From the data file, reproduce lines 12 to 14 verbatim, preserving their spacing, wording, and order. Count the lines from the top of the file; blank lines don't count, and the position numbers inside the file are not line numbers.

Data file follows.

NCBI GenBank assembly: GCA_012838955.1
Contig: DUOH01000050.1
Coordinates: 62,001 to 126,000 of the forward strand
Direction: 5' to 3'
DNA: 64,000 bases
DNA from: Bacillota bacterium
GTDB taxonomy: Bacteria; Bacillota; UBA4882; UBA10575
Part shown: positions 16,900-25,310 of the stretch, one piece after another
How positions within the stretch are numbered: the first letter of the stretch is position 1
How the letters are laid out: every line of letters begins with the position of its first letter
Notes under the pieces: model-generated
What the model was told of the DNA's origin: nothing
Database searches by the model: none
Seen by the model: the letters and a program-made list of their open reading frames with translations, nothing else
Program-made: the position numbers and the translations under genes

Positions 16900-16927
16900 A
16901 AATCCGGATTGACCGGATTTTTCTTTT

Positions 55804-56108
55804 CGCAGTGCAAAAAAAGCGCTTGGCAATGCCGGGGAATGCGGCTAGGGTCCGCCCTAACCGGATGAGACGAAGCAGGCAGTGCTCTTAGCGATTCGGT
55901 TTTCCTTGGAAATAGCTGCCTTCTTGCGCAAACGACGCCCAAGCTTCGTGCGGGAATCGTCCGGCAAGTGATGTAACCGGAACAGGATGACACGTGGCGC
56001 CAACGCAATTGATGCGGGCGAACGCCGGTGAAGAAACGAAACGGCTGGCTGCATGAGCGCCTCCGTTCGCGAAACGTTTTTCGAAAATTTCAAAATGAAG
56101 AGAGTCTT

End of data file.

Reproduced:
What the model was told of the DNA's origin: nothing
Database searches by the model: none
Seen by the model: the letters and a program-made list of their open reading frames with translations, nothing else